Sixty Folk-Tales From Exclusively Slavonic Sources by A. H. Wratislaw
and Lower Lusatian Stories
THE Polish language is one of great beauty and flexibility, but it is disfigured by an orthography which causes English readers to imagine that it is very difficult to pronounce, which is by no means the case. The letter z in Polish performs the office frequently assigned to h in English, viz., that of softening the preceding consonant without possessing any further power of its own. Thus cz is the exact equivalent in Polish of our ch, and sz exactly represents our sh. The other grand peculiarities of the Polish language are the sibillated r, written rz, the retention of the nasal sounds of long a (as on) and long e (as en in French), and the dull l represented by a curved stroke through the letter l, which has the sound of our final ll in 'bull,' but is somewhat difficult to pronounce at the beginning or in the middle of a word.
Poland, or rather Lithuania, the aristocracy of which is Polish, has produced a really great poet, Mickiewicz, whose poems are so beautiful, that it would be worth while for a literary person of leisure to study the language for the mere purpose of reading them. See Morfill's Russia (Sampson Low, 1880), pp. 207-272. One of the most celebrated of Mickiewicz's poems, Pan Taddeus, has lately been translated by Miss M. A. Biggs (Trübner and Co.).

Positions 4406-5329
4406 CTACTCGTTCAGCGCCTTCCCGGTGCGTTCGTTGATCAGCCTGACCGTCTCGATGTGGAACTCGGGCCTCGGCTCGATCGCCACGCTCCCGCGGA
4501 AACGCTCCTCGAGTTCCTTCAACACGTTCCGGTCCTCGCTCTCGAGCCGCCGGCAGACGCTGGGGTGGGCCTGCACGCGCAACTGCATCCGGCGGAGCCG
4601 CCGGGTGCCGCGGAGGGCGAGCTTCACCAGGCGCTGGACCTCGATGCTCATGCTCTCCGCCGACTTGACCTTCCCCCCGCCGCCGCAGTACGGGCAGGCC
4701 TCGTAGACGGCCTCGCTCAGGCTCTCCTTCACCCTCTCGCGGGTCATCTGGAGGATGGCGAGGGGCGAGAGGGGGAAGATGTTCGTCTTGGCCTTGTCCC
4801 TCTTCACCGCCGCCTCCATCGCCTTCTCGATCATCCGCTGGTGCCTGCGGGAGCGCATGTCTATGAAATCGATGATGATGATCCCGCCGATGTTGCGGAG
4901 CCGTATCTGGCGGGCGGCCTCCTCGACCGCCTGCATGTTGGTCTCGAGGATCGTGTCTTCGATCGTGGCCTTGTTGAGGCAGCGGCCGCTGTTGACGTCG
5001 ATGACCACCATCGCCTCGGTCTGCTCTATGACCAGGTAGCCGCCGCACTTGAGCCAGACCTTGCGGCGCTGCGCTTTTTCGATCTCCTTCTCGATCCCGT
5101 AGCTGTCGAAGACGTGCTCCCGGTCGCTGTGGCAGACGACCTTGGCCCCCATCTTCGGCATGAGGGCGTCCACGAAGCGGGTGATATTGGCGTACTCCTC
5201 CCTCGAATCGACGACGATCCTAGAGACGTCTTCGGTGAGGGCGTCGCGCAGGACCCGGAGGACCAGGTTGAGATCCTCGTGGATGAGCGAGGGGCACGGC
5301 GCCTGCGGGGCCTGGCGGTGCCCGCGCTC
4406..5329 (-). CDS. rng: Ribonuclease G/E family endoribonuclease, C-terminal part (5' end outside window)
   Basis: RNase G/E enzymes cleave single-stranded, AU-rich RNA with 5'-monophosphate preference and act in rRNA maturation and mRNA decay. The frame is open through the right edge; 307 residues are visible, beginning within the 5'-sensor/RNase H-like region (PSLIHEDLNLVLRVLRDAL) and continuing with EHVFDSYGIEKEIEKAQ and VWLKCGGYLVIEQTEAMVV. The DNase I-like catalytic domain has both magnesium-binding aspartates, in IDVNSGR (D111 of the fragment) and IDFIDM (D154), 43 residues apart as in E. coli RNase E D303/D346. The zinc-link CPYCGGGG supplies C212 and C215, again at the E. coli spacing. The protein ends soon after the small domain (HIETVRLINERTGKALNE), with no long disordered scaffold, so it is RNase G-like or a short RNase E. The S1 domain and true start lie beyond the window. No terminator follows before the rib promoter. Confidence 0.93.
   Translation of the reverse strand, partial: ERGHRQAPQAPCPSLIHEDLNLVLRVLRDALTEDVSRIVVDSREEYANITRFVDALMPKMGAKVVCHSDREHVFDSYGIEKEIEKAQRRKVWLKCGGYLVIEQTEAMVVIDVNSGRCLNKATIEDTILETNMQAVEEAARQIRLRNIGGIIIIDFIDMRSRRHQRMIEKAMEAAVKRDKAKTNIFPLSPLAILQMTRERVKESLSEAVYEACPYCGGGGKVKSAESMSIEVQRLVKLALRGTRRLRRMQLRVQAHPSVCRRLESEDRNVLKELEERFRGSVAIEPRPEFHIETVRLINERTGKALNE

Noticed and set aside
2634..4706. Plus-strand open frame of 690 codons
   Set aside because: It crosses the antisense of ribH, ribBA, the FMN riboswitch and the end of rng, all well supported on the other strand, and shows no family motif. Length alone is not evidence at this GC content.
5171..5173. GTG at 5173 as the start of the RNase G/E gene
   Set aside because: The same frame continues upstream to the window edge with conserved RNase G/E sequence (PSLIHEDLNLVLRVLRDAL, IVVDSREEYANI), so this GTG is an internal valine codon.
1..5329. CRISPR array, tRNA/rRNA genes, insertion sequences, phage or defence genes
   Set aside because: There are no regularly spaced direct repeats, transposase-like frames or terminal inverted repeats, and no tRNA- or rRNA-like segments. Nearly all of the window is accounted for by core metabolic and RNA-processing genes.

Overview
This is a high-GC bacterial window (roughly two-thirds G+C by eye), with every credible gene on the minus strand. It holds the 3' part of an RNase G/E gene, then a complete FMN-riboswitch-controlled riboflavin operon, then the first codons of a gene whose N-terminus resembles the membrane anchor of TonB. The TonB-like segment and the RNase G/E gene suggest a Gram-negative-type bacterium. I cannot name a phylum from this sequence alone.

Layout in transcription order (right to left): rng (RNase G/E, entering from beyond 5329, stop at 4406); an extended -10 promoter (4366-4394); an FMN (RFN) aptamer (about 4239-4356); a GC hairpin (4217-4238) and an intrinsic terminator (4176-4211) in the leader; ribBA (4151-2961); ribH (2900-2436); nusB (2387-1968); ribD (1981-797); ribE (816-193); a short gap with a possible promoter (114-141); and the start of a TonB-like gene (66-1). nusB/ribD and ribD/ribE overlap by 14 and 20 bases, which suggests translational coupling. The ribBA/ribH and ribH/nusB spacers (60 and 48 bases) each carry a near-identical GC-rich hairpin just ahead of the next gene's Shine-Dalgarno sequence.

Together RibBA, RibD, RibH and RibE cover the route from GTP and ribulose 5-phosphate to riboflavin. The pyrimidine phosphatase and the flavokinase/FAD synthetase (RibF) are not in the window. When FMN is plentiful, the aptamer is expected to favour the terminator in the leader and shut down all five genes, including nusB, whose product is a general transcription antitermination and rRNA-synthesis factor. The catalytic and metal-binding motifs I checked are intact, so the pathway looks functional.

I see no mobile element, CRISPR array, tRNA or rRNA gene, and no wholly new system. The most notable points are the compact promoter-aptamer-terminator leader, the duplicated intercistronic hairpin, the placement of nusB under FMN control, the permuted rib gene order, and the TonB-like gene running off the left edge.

In the Polish story, No. 17, we make acquaintance with Kostchey the Deathless, who plays a great part in Russian stories, but is entirely unknown by name among the southern and most of the western Slavonians. His place is with them taken by dragons and evil shapes of various kinds. His name is probably derived from kost, a 'bone,' and I have ventured to Anglicize it accordingly. He is generally supposed to symbolize winter, and certainly deciduous trees and bushes then exhibit a very skeleton-like appearance. In a story from the government of Perm, given by Mr. Ralston, the secret of his immortality is discovered, and he is put to death accordingly. But I cannot help inferring that his death is of annual occurrence, and that he resumes his reign annually at the proper season, to be again put to death towards spring. With No. 18 several Russian tales given by Mr. Ralston (pp. 185-193) may be compared. No. 19 is a singular story of a more Oriental than European cast, and No. 20 reads as much like a dream dreamed after the consumption of a considerable quantity of vodka, as a genuine Folklore story. Such is also the case with several of Crofton Croker's Legends of the South of Ireland.
Tale No. 17 has already appeared in the Folklore Journal for January, 1884. For mere beauty of construction and narration I doubt whether its equal can be found in any language.
The text came from:
Wratislaw, A. H. Sixty Folk-Tales From Exclusively Slavonic Sources. Boston: Houghton, Mifflin, & Company, 1890.